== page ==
It should come as no surprise that Big 12 coaches think that Kansas freshman Josh Jackson, who's seemingly engineered for the modern NBA game, is well-suited to play at the next level.

But notably, just as many coaches in the league, when asked to identify the top NBA prospect among players they've faced, pointed to Baylor's Johnathan Motley as their top choice, a sign that the forward's breakout junior season has earned him plenty of respect.

"When you look at Motley, he does it by scoring so many different ways," Kansas State coach Bruce Weber said during a conference call last Thursday. "He rebounds at an incredible clip, creates so many problems for your defense and your offense, because he blocks shots, too. So it would have to be Motley."

Weber was far from alone in his estimation of Motley. Oklahoma State coach Brad Underwood called Motley's 24-point, 11-rebound outing against the Cowboys "as dominant a performance against us as any one player's been." Kansas coach Bill Self picked Duke's Jayson Tatum, Kentucky's Malik Monk and De'Aaron Fox and Motley as the quartet who would be best at the next level.

"He's a guy who can score over either shoulder, he's a terrific passer, and of course, he can rebound very well at his position," Self said of Motley.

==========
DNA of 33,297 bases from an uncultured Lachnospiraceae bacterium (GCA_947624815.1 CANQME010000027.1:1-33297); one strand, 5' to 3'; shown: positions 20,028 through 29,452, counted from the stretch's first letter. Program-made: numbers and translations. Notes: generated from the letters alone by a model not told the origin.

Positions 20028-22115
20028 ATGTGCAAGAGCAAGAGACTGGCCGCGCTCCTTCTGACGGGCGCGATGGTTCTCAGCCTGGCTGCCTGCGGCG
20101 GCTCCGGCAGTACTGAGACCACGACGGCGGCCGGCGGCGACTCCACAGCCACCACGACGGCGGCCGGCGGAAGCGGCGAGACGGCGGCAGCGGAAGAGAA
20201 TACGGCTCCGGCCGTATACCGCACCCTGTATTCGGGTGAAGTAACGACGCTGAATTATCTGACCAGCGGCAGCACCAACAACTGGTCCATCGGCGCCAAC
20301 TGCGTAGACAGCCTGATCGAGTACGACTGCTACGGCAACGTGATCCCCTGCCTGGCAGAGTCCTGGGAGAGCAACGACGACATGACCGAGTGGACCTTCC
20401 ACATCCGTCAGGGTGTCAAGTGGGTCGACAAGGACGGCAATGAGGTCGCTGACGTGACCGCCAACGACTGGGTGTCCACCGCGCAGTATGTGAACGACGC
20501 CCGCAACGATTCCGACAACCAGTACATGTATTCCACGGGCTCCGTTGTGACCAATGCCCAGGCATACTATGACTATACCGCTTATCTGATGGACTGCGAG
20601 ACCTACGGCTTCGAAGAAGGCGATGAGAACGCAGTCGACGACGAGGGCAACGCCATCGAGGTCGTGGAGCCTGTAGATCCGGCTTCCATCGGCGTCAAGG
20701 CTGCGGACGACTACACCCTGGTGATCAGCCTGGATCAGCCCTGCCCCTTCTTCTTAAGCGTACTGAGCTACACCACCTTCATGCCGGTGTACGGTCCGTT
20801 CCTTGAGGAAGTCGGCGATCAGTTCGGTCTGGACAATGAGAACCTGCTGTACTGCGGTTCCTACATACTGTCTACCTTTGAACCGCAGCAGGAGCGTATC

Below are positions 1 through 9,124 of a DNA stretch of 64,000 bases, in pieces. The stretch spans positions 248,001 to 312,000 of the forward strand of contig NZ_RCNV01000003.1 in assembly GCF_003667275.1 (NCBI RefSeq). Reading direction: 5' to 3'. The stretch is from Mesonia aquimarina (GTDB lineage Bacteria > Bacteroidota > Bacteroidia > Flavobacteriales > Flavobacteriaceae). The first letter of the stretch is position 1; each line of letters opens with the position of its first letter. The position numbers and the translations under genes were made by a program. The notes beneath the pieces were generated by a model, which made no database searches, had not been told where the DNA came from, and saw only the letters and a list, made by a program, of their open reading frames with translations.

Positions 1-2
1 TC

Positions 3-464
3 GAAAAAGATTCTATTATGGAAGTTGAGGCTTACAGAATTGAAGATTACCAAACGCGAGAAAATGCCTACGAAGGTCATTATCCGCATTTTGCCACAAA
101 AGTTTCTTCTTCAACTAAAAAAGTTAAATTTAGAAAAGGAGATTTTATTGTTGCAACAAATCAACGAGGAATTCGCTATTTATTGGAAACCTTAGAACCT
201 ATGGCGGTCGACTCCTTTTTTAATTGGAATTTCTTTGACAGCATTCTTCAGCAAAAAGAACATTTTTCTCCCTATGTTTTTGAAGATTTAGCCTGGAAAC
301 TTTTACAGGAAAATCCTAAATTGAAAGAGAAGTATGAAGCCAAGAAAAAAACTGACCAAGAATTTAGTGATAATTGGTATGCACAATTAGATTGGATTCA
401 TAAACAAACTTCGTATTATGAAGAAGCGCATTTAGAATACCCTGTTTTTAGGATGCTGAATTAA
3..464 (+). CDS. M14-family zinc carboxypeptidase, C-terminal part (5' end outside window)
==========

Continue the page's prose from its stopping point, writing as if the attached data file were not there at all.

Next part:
Of course, Self's got a guy opposing coaches love as well in Jackson. Notably, their praise came before Jackson's best performance of the year, a 31-point tally against Texas Tech on Saturday in which he missed just three of his 15 shot attempts, made critical defensive stops late, and drove to the basket to draw a foul and sink the game-winning free throw.

"I would say Jackson probably," West Virginia coach Bob Huggins said. "He'll have to be a top-five pick. Incredible athleticism, he plays the whole game, does a great job defensively. He can rebound it. Really starting to make perimeter shots, started in our game. So explosive getting to the basket and finishing. I don't think there's much he can't do."

Texas coach Shaka Smart also picked Jackson, noting that "he's got great size and length for a perimeter player, score in different ways, he's versatile, and shown this year, doing whatever the team needs, even different position than he has in the past." And Iowa State's Steve Prohm split the difference, picking both Motley and Jackson, along with Peter Jok from Iowa and the tandem of Gary Clark and Jacob Evans from Cincinnati as guys he faced who could make the jump.

Meanwhile, Prohm's own point guard, Monte Morris, was Lon Kruger's pick for best NBA talent among seniors he'd faced. (Kruger declined to speak about the underclassmen.)

"Morris is terrific at Iowa State," Kruger said. "Impacts game in so many ways, creates for his teammates, scores when he needs to, and impacts defensively."

As for Jamie Dixon at TCU, he picked Markelle Fultz, most people's No. 1 overall pick. "I don't know that I've ever played against a freshman guard that good," Dixon said. "He is something -- length, size, he can shoot it, he can drive it. He's really got the whole package."

Note that Dixon didn't pick Motley -- who promptly went out on Saturday against TCU and scored 25 points on 15 shots in just 31 minutes.